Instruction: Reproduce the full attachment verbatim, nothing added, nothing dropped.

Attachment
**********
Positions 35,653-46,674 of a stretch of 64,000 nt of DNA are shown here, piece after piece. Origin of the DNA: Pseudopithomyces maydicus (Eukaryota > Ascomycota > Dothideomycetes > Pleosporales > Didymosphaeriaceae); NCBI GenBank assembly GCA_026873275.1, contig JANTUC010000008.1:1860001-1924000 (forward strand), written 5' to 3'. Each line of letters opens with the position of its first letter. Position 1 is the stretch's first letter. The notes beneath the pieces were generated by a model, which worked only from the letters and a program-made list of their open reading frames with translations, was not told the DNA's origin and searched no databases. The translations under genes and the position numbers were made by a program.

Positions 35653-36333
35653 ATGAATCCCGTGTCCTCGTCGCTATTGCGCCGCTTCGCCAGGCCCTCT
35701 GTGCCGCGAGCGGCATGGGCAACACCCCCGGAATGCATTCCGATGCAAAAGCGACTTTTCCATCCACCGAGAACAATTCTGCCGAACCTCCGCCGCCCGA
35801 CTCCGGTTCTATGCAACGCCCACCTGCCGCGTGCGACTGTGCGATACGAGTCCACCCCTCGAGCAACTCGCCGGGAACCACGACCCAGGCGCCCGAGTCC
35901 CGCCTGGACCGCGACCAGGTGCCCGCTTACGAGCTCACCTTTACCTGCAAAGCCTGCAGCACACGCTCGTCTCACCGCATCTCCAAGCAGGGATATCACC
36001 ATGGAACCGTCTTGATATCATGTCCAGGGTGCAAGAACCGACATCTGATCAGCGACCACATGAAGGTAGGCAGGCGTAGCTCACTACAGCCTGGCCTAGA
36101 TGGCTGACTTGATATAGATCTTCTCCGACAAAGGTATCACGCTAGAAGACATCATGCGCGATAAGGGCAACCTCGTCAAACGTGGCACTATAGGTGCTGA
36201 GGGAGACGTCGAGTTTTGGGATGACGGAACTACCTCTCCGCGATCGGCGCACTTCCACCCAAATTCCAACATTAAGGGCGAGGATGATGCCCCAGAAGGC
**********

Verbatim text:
Positions 35,653-46,674 of a stretch of 64,000 nt of DNA are shown here, piece after piece. Origin of the DNA: Pseudopithomyces maydicus (Eukaryota > Ascomycota > Dothideomycetes > Pleosporales > Didymosphaeriaceae); NCBI GenBank assembly GCA_026873275.1, contig JANTUC010000008.1:1860001-1924000 (forward strand), written 5' to 3'. Each line of letters opens with the position of its first letter. Position 1 is the stretch's first letter. The notes beneath the pieces were generated by a model, which worked only from the letters and a program-made list of their open reading frames with translations, was not told the DNA's origin and searched no databases. The translations under genes and the position numbers were made by a program.

Positions 35653-36333
35653 ATGAATCCCGTGTCCTCGTCGCTATTGCGCCGCTTCGCCAGGCCCTCT
35701 GTGCCGCGAGCGGCATGGGCAACACCCCCGGAATGCATTCCGATGCAAAAGCGACTTTTCCATCCACCGAGAACAATTCTGCCGAACCTCCGCCGCCCGA
35801 CTCCGGTTCTATGCAACGCCCACCTGCCGCGTGCGACTGTGCGATACGAGTCCACCCCTCGAGCAACTCGCCGGGAACCACGACCCAGGCGCCCGAGTCC
35901 CGCCTGGACCGCGACCAGGTGCCCGCTTACGAGCTCACCTTTACCTGCAAAGCCTGCAGCACACGCTCGTCTCACCGCATCTCCAAGCAGGGATATCACC
36001 ATGGAACCGTCTTGATATCATGTCCAGGGTGCAAGAACCGACATCTGATCAGCGACCACATGAAGGTAGGCAGGCGTAGCTCACTACAGCCTGGCCTAGA
36101 TGGCTGACTTGATATAGATCTTCTCCGACAAAGGTATCACGCTAGAAGACATCATGCGCGATAAGGGCAACCTCGTCAAACGTGGCACTATAGGTGCTGA
36201 GGGAGACGTCGAGTTTTGGGATGACGGAACTACCTCTCCGCGATCGGCGCACTTCCACCCAAATTCCAACATTAAGGGCGAGGATGATGCCCCAGAAGGC